The American-Scottish Foundation is proud to have a vibrant and growing platform of Arts and Culture programming, including our contribution to the Landmarks 50+ project.
Through this partnership, the ASF has developed the fascinating history of The Scots Who Built New York’s Landmarks, chronicling the contribution of Scottish Americans to the building of New York.
Recently, The Times of London published an article on how The American-Scottish Foundation® is embarking on this second phase of The Scots Who Built New York project with the development of an App and A Map. As The Times notes this will be so useful to visitors to the City, and here at the ASF, we are excited and proud to be undertaking this next phase of the project.
With research undertaken by Architect and Architectural historian John Kinnear, The American-Scottish Foundation has developed a photographic series of talks exploring the huge contribution of Scottish-Americans to the building of New York.
To date, the five The Scots Who Built New York lectures have reflected on eras of architecture as exemplified by a leading Scottish architect of the time. Noted within the research and talks are references to other contemporary, leading Scottish American architects.
Now, the Scots who built New York’s landmarks will literally be put on the map by the newest addition to the project. The Scots who created important buildings like Carnegie Hall and Penn Station will be celebrated by a Walking Tour App, and NYC Map. With our work around this project we will expand our research, noting additional Scottish-American Landmark buildings that were built over the last 350 years.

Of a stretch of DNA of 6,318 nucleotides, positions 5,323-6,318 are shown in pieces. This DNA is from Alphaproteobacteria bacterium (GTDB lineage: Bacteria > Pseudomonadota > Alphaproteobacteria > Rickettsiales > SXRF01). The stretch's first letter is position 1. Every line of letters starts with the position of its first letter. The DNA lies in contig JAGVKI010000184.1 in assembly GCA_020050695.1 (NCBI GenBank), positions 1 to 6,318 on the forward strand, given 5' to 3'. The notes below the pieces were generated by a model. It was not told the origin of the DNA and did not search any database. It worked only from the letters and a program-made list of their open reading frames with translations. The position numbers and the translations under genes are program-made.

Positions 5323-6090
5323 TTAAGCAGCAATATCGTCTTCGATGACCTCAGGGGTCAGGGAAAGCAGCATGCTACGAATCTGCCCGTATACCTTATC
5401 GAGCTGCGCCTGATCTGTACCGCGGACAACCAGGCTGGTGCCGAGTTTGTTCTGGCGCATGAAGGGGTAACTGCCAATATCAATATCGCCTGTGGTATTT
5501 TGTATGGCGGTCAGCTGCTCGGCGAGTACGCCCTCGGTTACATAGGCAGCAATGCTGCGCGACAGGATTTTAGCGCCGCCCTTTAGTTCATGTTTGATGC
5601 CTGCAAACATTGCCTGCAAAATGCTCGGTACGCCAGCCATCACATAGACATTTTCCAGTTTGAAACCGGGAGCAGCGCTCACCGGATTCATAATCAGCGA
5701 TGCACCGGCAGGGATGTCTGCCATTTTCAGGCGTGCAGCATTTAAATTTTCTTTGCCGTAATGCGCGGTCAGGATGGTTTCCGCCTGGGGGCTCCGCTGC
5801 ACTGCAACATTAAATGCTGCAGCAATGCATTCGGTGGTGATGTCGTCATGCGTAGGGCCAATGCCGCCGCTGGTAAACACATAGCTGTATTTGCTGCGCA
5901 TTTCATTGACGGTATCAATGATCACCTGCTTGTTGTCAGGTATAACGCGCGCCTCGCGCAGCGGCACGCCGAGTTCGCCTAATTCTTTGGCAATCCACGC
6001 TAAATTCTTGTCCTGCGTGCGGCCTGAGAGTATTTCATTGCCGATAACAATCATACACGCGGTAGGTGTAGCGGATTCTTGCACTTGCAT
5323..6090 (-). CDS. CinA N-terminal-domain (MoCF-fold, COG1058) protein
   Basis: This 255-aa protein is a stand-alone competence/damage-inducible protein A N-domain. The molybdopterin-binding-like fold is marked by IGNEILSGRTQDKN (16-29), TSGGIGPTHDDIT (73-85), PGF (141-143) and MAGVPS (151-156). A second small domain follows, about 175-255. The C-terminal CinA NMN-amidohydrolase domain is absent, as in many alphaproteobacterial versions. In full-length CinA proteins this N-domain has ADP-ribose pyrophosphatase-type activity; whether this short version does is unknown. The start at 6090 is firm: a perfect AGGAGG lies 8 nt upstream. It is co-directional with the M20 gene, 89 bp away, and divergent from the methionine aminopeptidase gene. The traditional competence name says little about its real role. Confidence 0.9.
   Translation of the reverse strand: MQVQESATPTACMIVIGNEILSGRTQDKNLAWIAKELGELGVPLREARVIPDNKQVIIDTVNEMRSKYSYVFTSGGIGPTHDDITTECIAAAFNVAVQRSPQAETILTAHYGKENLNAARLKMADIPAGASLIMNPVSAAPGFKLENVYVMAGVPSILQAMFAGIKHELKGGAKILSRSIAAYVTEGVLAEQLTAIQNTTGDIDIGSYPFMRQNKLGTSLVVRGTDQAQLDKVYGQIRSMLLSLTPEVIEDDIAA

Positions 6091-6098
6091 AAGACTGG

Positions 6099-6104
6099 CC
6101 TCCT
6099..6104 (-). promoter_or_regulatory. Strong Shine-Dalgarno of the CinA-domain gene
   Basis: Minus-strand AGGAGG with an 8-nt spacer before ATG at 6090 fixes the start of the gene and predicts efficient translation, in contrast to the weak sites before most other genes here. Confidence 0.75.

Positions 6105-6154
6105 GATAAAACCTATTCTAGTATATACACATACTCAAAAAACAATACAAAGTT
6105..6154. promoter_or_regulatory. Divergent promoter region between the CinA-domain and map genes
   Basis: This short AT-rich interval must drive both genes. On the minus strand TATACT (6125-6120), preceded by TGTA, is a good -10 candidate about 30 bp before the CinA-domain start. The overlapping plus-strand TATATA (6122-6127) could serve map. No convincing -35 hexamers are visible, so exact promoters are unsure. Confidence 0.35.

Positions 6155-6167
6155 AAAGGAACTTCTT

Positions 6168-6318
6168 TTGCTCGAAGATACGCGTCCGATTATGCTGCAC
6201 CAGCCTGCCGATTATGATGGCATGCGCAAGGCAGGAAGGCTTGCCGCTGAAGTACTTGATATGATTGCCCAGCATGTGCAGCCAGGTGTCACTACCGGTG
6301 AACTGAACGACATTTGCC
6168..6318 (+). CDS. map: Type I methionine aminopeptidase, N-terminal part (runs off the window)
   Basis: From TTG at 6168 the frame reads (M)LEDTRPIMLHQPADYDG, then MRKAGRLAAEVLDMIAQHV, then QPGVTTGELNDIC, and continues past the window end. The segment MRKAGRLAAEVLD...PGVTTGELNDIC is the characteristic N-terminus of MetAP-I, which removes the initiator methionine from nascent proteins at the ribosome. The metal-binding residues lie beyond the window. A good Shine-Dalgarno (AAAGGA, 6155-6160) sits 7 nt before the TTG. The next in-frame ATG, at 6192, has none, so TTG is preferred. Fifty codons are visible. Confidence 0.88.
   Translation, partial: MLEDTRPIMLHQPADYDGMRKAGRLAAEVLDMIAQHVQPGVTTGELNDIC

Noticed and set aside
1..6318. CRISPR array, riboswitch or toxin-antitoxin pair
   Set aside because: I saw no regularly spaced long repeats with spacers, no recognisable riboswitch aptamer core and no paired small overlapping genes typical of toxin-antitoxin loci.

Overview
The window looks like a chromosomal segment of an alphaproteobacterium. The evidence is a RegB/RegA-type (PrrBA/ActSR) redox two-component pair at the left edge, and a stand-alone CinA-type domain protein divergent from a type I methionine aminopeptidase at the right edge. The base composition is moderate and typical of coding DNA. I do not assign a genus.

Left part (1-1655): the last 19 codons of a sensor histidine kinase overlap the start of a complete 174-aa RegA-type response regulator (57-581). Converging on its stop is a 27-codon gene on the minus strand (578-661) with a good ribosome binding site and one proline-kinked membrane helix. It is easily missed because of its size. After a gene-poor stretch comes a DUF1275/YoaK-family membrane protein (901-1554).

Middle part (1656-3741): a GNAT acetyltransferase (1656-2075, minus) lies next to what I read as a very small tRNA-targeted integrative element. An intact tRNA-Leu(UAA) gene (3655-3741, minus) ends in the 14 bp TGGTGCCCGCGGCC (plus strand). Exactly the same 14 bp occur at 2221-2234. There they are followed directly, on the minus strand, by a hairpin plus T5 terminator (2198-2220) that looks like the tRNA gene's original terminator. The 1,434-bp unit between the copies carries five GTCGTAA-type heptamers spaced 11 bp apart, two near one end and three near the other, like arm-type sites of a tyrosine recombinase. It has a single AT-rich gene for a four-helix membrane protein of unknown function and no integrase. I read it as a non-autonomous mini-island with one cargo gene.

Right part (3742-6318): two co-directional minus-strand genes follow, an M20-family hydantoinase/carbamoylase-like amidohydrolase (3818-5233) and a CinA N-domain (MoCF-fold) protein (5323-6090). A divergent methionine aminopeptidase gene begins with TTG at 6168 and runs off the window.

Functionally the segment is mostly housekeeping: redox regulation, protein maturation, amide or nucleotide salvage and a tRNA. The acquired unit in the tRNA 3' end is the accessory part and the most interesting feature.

As ASF’s executive director, Camilla Hellman, explains, the research for the project has taken over 18 months. “Now we are looking to move on to create a city map and walking tour app which will allow visitors to discover the leading buildings that Scottish-Americans have been responsible for,” she said.
As The Scots Who Built New York project has shown, people are often amazed to learn how much of NYC’s famous skyline is the result of the innovative work of Scottish architects, developers, and engineers. According to Ms Hellman, Barbaralee Diamonstein-Spielvogel, the author and director of the Historic Landmarks Preservation Centre, said she has now come to realize that “all the leading landmarks in New York appear to have been built by Scots.”
The Scottish diaspora has truly been a part of New York’s fabric since the city’s early days. As John Kinnear notes, “Scottish-Americans and Scottish architects, in particular, have been a leading force in the developing of New York and remain so today. We are now looking to bring this important and fascinating history to a wider audience through the walking tour app and map, and ultimately, a coffee-table book entitled The Scots Who Built New York.”
The forthcoming project will spotlight various locations, like the designs of architect Charles McKim, including the Morgan Library and Museum, and the Morningside Heights campus of Columbia University. The map will also feature Carnegie Hall, which was financed by Scots philanthropist, Andrew Carnegie, and the Empire State Building, which was designed by William Lamb.
Other highlights will include Gracie Mansion, which was originally built for Archibald Gracie of Dumfries, President Ulysses Grant’s mausoleum, which was designed by John Duncan, and St Andrew’s Golf Club, the oldest golf club in the US.
We are looking to have the App and Map for April 2017, to coincide with the Tartan Week celebrations that will take place in New York City at that time.
Would you like to join us as a Sponsor or Patron of the exciting next phase of this project?
Find out more about The Scots Who Built New York, and how you can support the project on the ASF website, here.
Images via americanscottishfoundation.com.